Earthquakes occur along faults, which are large cracks in the earth’s crust. Most of these are associated with the larger plate boundaries, along which the largest earthquakes usually occur. They are caused by the sudden jerking movements of the fault, either laterally or vertically, and are almost impossible to predict.Earthquakes are measured in two ways:
The Richter scale measures the magnitude of an earthquake using an instrument called a seismograph. The Richter scale is logarithmic, meaning that an earthquake measuring 7 is 10 times more powerful than one measuring 6, and 100 times more powerful than one measuring 5.
The mercalli scale measures the damage caused by an earthquake. It rates each quake from I to XII, depending on how much damage was done, and is dependent not only on the magnitude of depth of the earthquake.
The point at which an earthquake actually begins, deep below the earth’s surface is called the focus. If the focus is deep then the effects of the earthquake may be less as the shockwaves have more rock to move through. Obviously this also depends on what type of rock it is. The point directly above the focus, on the earth’s surface, is called the epicentre. The effects of the earthquake are usually worst here, and then radiate out from this spot.
The effects of an earthquake can be easily split up into two sections. Primary effects are those that occur immediately as the earthquake happens. These include buildings collapsing, roads and bridges being destroyed and railway lines being buckled. All occur due to the shaking of the ground.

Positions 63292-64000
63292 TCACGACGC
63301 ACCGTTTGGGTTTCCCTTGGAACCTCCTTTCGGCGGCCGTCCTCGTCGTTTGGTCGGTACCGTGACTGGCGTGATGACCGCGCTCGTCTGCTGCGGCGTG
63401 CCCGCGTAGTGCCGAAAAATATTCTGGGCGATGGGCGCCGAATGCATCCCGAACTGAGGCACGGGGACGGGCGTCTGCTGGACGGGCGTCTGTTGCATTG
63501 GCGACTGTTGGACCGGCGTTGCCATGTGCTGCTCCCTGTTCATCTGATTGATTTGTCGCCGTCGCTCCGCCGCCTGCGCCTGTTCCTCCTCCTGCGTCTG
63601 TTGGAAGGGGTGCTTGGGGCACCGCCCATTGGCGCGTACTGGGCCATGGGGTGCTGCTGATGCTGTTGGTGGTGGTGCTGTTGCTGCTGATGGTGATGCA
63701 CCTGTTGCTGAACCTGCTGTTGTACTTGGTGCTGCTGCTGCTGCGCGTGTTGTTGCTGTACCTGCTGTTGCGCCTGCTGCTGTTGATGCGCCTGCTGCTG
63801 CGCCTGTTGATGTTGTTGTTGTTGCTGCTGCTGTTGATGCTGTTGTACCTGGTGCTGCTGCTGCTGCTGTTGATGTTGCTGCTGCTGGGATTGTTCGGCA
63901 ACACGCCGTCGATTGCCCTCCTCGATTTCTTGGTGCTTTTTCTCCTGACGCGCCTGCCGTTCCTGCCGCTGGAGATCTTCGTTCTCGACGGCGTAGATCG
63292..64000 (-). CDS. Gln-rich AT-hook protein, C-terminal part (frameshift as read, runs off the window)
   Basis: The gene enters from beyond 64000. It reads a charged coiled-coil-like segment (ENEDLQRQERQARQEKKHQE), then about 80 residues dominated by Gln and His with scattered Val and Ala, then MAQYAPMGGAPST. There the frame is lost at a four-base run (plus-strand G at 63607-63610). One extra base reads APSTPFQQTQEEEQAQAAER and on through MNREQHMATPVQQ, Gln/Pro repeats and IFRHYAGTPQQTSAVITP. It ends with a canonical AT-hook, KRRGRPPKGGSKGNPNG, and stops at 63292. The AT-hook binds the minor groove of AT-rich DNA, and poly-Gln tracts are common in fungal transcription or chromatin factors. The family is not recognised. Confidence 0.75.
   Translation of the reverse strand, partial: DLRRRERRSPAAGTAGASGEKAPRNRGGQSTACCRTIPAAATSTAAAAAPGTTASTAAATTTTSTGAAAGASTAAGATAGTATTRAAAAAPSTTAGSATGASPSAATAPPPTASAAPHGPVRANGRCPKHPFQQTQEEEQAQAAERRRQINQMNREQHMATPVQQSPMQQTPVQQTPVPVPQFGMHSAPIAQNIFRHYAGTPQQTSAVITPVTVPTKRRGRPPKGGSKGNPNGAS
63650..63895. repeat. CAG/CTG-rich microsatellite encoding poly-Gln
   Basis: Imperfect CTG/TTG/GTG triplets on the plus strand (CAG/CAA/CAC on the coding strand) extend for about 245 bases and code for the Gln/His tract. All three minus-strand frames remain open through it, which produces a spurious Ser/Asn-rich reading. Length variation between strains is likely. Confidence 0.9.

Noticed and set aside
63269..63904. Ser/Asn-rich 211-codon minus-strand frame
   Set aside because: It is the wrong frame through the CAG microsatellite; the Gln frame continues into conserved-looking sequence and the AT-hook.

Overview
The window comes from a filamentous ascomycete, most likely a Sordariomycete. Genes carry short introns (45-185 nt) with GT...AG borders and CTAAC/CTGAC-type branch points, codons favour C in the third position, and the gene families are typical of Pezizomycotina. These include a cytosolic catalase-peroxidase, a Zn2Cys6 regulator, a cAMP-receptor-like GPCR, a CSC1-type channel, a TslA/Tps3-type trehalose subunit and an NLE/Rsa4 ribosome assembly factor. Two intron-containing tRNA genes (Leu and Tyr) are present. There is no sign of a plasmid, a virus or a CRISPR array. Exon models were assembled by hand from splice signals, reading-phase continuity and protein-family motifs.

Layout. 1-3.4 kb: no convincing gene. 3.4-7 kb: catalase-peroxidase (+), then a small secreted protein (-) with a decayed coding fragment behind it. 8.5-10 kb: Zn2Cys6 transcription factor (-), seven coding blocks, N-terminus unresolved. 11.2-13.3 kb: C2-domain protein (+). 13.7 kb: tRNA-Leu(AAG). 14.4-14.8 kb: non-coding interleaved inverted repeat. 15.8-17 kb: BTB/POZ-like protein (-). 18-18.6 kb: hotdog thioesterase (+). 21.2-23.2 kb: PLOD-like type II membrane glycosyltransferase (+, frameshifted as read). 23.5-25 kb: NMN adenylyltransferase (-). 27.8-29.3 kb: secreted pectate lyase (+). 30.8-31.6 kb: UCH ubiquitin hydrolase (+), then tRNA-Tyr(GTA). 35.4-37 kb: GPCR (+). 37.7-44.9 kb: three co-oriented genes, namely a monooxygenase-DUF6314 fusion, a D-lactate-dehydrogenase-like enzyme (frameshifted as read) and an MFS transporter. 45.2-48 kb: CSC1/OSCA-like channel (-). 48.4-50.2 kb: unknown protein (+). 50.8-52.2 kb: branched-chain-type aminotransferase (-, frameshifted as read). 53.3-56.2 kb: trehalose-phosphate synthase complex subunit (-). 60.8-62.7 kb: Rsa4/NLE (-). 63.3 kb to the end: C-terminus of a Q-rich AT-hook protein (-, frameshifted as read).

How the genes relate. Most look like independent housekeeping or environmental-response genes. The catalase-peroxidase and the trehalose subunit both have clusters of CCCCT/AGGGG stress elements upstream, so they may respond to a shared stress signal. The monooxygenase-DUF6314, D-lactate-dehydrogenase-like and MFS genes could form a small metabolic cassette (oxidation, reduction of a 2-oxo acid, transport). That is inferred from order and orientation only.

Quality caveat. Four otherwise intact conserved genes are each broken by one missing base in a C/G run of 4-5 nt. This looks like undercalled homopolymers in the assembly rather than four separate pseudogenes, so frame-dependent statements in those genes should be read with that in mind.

Secondary effects are the subsequent effects of the quake, and can be even more devastating then the primary ones. The main secondary effects are:
Fires: usually from ruptured gas lines. This was the main cause of death and damage after the San Francisco earthquake in 1906.
Tidal waves: A tidal waves caused by an earthquake is called a tsunami. They can travel very quickly across entire oceans, before engulfing land 1000’s of miles away. The 1964 Alaskan earthquake caused considerable damage in several Californian coastal areas. Although Los Angeles has escaped so far, its is still considered to be a tsunami hazard prone area. Landslides can often be triggered by earthquakes, causing huge amounts of material to be moved very quickly. This is actually what occurred just before the volcanic eruption on Mt. St. Helens. They are most likely to occur where the land is steep, saturated or weak.
Diseases can spread very quickly in the unsanitary conditions often left behind by massive earthquakes. Water becomes contaminated very quickly, and in Less Economically Developed Countries (LEDC’s) especially; access for the medical services can be badly hampered by the damage caused by the quake. The most common diseases to be associated with earthquakes are therefore water-borne ones like cholera and typhoid.
Turkey —August 1999
Centred around Izmit in Northwest Turkey, the earthquake occurred on Tuesday August 17, 1999. It affected an area over a radius of 80km.
Primary effects included a death toll of approximately 5 500, with another 30 000 injured and 250 000 made homeless. Over 100 000 buildings collapsed. Infrastructure damage included a 1km stretch of elevated road, numerous railway bridges, and 120 of the city’s 150 quays.
Of 1 200 people rescued on the day of the quake, only 300 survived because of the totally inadequate hospital facilities.
Secondary effects included outbreaks of cholera and typhoid, due to the polluted water supply. People made homeless by the quake had no escape from the intense heat, dust and stench of rotting bodies. A few days after the quake there was no water, electricity or sewage systems working.